The other I went to a lunch featuring a speaker from our local school system. In speaking to a friend, they were invited to move from the place they had chosen to the ‘head’ table. I was reminded to two thing: attending an alumni banquet were a group of classmates chose a table on the side, but up front, only to be asked to move, the host had neglected to mark it as a reserved table, and Sunday’s reading from Luke and Jesus’ teaching about how to chose where to sit. My friend knew her scripture better than my seminary classmates and I. Only I don’t think Jesus is a 1st century Emily Post.
Scott Hoezee writes that to understand Sunday’s Gospel reading we have to include the next parable, about the great banquet. (1) Jesus arrives at the Pharisee’s house, and immediately meets a sick man, and so he asks if it is legal to heal him. (Remember the healing on the Sabbath controversy two weeks ago.) His host and the other guests are silent, Jesus quotes the approving scripture, and heals the man, which has got to put everyone on edge, it is a rather brash thing to do. Who knows where the conversation would have gone, except that it’s time for dinner.
As everyone makes their way into the dinning room, Jesus notes the jostling for the most honored seating, a big deal in the honor society of the day, which has real life consequences. And of course he tells an etiquette parable about seeking a humble place at dinner. Our clue to the point of Jesus’ etiquette parable, is the one follows about who to invite to your next banquet, those who can not reciprocate; who can not offer an invitation in return. The etiquette busting bit, comes when Jesus tells a third parable, about a great dinner party when on the day of the party all the guest make excuses for not coming, they had more important things to do. The hosts response is to send servants into the streets to invite poor, the crippled, the blind and the lame, all those without any honor. Emerson Powery notes (2) Jesus challenges the whole notion of the social honor system, tearing down the caste and class systems, eliminating any distinction between people.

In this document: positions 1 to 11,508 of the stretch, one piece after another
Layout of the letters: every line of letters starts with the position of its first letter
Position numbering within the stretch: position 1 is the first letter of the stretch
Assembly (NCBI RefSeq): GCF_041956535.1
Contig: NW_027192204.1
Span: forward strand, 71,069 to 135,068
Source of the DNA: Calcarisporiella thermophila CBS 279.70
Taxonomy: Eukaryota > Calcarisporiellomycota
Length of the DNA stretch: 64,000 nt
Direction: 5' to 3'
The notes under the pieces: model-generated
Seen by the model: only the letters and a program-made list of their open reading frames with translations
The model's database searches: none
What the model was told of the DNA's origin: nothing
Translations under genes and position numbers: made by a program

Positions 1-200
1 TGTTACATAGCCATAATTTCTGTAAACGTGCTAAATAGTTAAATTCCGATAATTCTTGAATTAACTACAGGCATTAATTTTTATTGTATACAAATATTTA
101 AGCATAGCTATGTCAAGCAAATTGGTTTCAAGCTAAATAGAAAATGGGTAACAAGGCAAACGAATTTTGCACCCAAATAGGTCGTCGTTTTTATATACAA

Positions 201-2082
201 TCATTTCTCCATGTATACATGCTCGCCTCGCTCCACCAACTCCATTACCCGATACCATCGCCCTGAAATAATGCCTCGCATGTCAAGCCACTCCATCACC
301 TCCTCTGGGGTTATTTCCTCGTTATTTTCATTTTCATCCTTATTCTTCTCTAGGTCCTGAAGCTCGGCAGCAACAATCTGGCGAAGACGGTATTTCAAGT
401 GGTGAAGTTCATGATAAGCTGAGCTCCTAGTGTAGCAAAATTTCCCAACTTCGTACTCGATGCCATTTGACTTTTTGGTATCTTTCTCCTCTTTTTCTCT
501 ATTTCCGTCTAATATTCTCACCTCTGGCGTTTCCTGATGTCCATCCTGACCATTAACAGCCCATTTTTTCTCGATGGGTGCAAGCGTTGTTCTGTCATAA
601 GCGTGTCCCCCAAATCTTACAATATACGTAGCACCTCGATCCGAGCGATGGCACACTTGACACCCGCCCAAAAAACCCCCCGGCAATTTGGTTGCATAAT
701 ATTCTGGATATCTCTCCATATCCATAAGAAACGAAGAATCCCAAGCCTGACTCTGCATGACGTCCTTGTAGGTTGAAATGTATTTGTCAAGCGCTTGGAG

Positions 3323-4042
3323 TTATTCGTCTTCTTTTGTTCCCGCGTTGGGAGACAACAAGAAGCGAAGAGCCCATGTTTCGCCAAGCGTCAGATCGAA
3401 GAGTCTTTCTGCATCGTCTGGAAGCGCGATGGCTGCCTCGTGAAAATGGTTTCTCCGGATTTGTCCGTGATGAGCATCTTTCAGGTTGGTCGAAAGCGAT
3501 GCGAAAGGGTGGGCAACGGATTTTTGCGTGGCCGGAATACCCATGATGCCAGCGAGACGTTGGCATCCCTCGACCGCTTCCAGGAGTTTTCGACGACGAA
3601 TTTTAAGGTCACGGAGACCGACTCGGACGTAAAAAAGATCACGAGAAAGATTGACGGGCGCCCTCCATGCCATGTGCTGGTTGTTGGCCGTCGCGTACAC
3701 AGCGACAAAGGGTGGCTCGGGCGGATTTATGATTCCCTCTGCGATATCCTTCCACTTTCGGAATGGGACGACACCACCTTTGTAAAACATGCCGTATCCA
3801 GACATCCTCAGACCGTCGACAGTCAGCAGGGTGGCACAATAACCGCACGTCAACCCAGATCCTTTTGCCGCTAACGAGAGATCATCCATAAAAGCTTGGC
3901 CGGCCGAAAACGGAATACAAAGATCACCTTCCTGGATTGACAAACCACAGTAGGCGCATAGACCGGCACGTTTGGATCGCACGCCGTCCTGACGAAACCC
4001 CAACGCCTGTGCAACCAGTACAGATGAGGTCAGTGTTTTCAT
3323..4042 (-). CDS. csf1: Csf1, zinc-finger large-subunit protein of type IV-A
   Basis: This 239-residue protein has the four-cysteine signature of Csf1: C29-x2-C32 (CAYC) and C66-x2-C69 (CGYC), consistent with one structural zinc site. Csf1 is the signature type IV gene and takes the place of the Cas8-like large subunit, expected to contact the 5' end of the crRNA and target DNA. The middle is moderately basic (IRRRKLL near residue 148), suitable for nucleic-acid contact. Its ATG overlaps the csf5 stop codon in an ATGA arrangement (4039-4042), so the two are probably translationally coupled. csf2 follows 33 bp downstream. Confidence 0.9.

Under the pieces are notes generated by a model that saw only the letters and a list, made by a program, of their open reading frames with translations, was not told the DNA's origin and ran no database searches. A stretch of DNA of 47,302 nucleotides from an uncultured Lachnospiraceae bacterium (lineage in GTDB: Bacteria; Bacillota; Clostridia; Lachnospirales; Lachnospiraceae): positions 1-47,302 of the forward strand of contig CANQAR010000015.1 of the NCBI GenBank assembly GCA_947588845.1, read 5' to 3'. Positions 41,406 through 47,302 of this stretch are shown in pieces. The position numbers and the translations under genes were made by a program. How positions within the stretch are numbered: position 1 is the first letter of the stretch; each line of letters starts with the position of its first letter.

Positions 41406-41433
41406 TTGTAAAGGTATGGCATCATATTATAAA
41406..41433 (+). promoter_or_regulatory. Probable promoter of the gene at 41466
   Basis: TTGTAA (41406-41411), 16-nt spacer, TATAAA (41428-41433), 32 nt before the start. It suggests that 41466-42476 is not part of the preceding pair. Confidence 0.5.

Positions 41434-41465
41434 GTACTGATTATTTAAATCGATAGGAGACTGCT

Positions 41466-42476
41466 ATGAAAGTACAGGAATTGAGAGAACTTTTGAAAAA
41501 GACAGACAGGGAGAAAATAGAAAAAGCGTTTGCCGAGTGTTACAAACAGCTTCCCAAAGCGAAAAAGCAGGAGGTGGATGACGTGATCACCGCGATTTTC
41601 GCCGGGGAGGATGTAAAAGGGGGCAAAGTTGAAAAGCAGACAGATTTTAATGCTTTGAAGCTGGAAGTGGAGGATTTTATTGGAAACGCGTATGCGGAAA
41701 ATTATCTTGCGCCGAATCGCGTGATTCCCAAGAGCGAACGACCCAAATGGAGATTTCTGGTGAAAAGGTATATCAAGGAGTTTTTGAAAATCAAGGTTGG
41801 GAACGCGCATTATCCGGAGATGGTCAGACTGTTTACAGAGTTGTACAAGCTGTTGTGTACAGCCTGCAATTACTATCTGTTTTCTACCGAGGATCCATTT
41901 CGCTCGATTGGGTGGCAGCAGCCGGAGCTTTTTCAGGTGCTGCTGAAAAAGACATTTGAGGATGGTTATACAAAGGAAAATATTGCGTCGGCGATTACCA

Who would have ever guessed that table manners not only reveals what you think about yourself, but about others, about God.
1. Scott Hoezee, Center for Excellence in Preaching, September 1, Proper 17, Luke
2. Emerson Powery Working Preacher, September 1, Proper 17, Luke